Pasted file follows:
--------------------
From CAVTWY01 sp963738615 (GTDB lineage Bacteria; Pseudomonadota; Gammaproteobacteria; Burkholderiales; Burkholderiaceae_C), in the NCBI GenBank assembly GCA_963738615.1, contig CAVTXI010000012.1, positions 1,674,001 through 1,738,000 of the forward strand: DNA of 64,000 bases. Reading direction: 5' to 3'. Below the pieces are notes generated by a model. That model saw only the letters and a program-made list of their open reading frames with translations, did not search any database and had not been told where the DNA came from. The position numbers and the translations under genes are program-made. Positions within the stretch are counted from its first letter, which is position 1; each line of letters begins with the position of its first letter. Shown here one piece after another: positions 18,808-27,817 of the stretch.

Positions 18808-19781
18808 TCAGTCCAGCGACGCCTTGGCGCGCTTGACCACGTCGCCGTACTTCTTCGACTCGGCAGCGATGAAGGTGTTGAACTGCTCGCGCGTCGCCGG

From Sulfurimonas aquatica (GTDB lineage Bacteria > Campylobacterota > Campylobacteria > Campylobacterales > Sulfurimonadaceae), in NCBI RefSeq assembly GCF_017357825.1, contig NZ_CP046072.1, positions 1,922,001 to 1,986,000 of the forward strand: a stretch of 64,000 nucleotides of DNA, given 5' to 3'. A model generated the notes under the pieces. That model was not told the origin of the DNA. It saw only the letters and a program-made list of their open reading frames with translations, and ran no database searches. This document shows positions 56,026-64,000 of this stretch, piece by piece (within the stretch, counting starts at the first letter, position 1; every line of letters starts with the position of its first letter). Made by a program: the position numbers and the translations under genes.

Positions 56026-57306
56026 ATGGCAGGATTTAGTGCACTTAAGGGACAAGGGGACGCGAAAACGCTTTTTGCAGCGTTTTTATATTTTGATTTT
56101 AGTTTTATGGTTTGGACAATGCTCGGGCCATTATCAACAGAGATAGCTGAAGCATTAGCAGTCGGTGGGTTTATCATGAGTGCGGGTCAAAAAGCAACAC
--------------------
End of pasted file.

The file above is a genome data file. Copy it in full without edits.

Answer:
From CAVTWY01 sp963738615 (GTDB lineage Bacteria; Pseudomonadota; Gammaproteobacteria; Burkholderiales; Burkholderiaceae_C), in the NCBI GenBank assembly GCA_963738615.1, contig CAVTXI010000012.1, positions 1,674,001 through 1,738,000 of the forward strand: DNA of 64,000 bases. Reading direction: 5' to 3'. Below the pieces are notes generated by a model. That model saw only the letters and a program-made list of their open reading frames with translations, did not search any database and had not been told where the DNA came from. The position numbers and the translations under genes are program-made. Positions within the stretch are counted from its first letter, which is position 1; each line of letters begins with the position of its first letter. Shown here one piece after another: positions 18,808-27,817 of the stretch.

Positions 18808-19781
18808 TCAGTCCAGCGACGCCTTGGCGCGCTTGACCACGTCGCCGTACTTCTTCGACTCGGCAGCGATGAAGGTGTTGAACTGCTCGCGCGTCGCCGG

From Sulfurimonas aquatica (GTDB lineage Bacteria > Campylobacterota > Campylobacteria > Campylobacterales > Sulfurimonadaceae), in NCBI RefSeq assembly GCF_017357825.1, contig NZ_CP046072.1, positions 1,922,001 to 1,986,000 of the forward strand: a stretch of 64,000 nucleotides of DNA, given 5' to 3'. A model generated the notes under the pieces. That model was not told the origin of the DNA. It saw only the letters and a program-made list of their open reading frames with translations, and ran no database searches. This document shows positions 56,026-64,000 of this stretch, piece by piece (within the stretch, counting starts at the first letter, position 1; every line of letters starts with the position of its first letter). Made by a program: the position numbers and the translations under genes.

Positions 56026-57306
56026 ATGGCAGGATTTAGTGCACTTAAGGGACAAGGGGACGCGAAAACGCTTTTTGCAGCGTTTTTATATTTTGATTTT
56101 AGTTTTATGGTTTGGACAATGCTCGGGCCATTATCAACAGAGATAGCTGAAGCATTAGCAGTCGGTGGGTTTATCATGAGTGCGGGTCAAAAAGCAACAC